Facebook-moneyA lot of people are talking about Facebook and the social network's usurpation of our formerly private data. Facebook's personalization is now opt-out instead of opt-in, and this has irked many. Some of the ways this change affects us are subtle -- you "like" something instead of becoming a "fan," and now your friends' Facebook pages are littered with more "so-and-so likes" posts -- but what the Like button is really about, I think, is e-commerce.

Embedded all around the web (on 100,000 sites already), the Facebook Like button -- in its full incarnation, at least (the compact version will start showing up on No Film School soon) -- displays which of your friends "Like" something. Not just anyone -- your friends. This doesn't have many implications for a little old blog like this. But for a product that costs money -- say, a DVD -- that's where the real money is. Here's Mashable on the Like button's implications for product sales:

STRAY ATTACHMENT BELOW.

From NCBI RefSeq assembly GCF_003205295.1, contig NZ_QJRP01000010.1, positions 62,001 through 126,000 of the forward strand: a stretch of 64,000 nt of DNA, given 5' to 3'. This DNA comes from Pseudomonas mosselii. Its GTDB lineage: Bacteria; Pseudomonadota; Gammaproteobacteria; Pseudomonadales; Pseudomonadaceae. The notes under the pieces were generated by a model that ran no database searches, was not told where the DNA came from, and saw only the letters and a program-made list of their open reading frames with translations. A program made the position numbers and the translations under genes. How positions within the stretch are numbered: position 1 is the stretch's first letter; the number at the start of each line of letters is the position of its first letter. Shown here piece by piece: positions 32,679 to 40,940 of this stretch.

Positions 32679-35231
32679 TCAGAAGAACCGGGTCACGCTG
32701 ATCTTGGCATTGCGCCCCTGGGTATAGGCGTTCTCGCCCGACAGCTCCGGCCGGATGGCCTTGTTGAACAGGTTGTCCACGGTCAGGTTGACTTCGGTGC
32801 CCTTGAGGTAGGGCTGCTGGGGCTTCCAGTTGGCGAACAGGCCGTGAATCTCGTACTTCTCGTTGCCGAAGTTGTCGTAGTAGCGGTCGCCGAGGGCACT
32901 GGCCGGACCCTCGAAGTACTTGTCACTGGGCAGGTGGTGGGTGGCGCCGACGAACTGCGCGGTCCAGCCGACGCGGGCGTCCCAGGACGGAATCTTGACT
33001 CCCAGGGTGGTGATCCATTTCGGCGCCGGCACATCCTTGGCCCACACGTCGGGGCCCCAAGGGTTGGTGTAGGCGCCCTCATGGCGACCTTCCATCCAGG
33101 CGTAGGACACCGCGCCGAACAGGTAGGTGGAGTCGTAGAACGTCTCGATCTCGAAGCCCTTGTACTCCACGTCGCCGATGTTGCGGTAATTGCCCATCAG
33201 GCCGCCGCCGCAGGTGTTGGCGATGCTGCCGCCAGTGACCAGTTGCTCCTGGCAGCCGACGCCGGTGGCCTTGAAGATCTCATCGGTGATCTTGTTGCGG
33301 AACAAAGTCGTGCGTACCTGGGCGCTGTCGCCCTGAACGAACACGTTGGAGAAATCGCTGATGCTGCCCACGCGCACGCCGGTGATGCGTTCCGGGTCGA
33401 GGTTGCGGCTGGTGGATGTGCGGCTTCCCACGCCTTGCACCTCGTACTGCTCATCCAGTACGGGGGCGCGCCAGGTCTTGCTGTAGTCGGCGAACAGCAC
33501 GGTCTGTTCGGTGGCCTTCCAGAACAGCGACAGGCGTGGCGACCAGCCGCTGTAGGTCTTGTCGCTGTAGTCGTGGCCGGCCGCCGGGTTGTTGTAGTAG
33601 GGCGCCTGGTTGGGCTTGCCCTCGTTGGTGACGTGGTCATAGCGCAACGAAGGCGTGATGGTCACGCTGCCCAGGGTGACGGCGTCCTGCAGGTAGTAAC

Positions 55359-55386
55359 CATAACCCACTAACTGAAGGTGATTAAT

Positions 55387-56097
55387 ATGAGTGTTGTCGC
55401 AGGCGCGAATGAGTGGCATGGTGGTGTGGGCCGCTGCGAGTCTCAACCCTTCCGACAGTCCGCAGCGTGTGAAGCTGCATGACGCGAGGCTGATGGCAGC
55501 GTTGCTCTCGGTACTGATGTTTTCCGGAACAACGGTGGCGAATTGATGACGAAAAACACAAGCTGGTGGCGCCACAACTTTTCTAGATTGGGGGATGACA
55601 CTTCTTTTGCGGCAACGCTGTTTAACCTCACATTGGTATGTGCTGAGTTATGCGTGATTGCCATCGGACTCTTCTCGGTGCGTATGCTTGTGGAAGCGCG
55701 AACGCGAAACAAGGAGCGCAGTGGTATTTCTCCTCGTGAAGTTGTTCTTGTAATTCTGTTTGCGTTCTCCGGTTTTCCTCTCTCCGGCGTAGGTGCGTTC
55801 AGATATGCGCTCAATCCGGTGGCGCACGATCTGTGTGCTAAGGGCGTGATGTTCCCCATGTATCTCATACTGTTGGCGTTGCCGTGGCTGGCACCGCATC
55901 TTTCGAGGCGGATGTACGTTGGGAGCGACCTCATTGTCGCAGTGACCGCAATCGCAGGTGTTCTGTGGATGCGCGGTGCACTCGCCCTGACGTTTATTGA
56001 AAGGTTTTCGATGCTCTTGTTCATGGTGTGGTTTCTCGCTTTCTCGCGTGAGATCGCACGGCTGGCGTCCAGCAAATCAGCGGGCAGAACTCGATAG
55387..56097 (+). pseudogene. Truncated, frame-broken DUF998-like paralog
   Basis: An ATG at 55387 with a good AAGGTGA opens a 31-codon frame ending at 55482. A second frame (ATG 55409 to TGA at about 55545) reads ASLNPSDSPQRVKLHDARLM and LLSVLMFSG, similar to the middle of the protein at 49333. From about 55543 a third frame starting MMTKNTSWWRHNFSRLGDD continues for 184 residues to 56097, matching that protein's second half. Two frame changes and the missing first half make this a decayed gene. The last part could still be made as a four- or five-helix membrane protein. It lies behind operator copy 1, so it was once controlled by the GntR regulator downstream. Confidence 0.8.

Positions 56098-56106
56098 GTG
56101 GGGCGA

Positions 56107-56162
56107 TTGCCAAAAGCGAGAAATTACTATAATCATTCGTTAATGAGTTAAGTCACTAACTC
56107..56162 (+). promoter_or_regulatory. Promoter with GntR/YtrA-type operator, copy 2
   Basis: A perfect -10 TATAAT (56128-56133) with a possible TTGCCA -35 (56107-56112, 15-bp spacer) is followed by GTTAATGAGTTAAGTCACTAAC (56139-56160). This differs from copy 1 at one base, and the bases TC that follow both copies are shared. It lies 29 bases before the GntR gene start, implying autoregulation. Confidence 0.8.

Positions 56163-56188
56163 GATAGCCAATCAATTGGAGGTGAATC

"90% of people trust recommendations from people they know, and Facebook’s “like” button is the perfect way to recommend a product to a friend... E-commerce conversion rates will increase. Imagine if you were looking to buy a t-shirt online and right next to the “Add to Cart” button you saw that four of your friends (along with their names and photos) had already bought the same t-shirt."

Actually, that's a bad example -- no one wants to be wearing the same T-shirt as their friend. But if you've got something else to sell -- like a movie -- it's probably time to "like" this development. That is, until Facebook tries to worm its way into the transaction business with Facebook Credits, which take an indefensibly high percentage of monetary transactions. PayPal takes 3% for faciliating commerce. Facebook Credits? 30%.